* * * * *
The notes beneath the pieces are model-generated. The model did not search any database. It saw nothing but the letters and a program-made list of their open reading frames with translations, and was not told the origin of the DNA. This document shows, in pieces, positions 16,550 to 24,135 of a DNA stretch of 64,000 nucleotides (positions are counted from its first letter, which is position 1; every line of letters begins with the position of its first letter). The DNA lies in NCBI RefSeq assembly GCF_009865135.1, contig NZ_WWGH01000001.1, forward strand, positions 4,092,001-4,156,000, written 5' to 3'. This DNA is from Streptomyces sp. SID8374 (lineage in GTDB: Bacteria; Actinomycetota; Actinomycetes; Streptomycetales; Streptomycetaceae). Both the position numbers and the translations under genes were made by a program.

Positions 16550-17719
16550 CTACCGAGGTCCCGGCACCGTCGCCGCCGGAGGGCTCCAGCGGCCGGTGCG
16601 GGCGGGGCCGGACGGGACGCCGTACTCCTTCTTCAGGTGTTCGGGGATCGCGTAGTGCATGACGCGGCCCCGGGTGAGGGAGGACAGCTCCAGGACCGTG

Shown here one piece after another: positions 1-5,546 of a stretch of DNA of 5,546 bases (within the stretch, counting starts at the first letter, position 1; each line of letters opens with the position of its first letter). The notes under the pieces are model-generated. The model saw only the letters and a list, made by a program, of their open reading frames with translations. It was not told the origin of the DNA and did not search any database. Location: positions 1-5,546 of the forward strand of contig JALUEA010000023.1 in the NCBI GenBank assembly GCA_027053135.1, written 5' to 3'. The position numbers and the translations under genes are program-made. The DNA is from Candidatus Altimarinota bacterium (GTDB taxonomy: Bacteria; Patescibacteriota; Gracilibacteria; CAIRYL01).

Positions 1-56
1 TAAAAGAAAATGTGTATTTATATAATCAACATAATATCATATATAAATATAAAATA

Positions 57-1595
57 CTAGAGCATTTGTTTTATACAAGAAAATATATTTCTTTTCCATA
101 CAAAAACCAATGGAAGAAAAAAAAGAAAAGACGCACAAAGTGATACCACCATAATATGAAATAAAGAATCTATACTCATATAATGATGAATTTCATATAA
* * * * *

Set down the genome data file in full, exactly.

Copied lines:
The notes beneath the pieces are model-generated. The model did not search any database. It saw nothing but the letters and a program-made list of their open reading frames with translations, and was not told the origin of the DNA. This document shows, in pieces, positions 16,550 to 24,135 of a DNA stretch of 64,000 nucleotides (positions are counted from its first letter, which is position 1; every line of letters begins with the position of its first letter). The DNA lies in NCBI RefSeq assembly GCF_009865135.1, contig NZ_WWGH01000001.1, forward strand, positions 4,092,001-4,156,000, written 5' to 3'. This DNA is from Streptomyces sp. SID8374 (lineage in GTDB: Bacteria; Actinomycetota; Actinomycetes; Streptomycetales; Streptomycetaceae). Both the position numbers and the translations under genes were made by a program.

Positions 16550-17719
16550 CTACCGAGGTCCCGGCACCGTCGCCGCCGGAGGGCTCCAGCGGCCGGTGCG
16601 GGCGGGGCCGGACGGGACGCCGTACTCCTTCTTCAGGTGTTCGGGGATCGCGTAGTGCATGACGCGGCCCCGGGTGAGGGAGGACAGCTCCAGGACCGTG

Shown here one piece after another: positions 1-5,546 of a stretch of DNA of 5,546 bases (within the stretch, counting starts at the first letter, position 1; each line of letters opens with the position of its first letter). The notes under the pieces are model-generated. The model saw only the letters and a list, made by a program, of their open reading frames with translations. It was not told the origin of the DNA and did not search any database. Location: positions 1-5,546 of the forward strand of contig JALUEA010000023.1 in the NCBI GenBank assembly GCA_027053135.1, written 5' to 3'. The position numbers and the translations under genes are program-made. The DNA is from Candidatus Altimarinota bacterium (GTDB taxonomy: Bacteria; Patescibacteriota; Gracilibacteria; CAIRYL01).

Positions 1-56
1 TAAAAGAAAATGTGTATTTATATAATCAACATAATATCATATATAAATATAAAATA

Positions 57-1595
57 CTAGAGCATTTGTTTTATACAAGAAAATATATTTCTTTTCCATA
101 CAAAAACCAATGGAAGAAAAAAAAGAAAAGACGCACAAAGTGATACCACCATAATATGAAATAAAGAATCTATACTCATATAATGATGAATTTCATATAA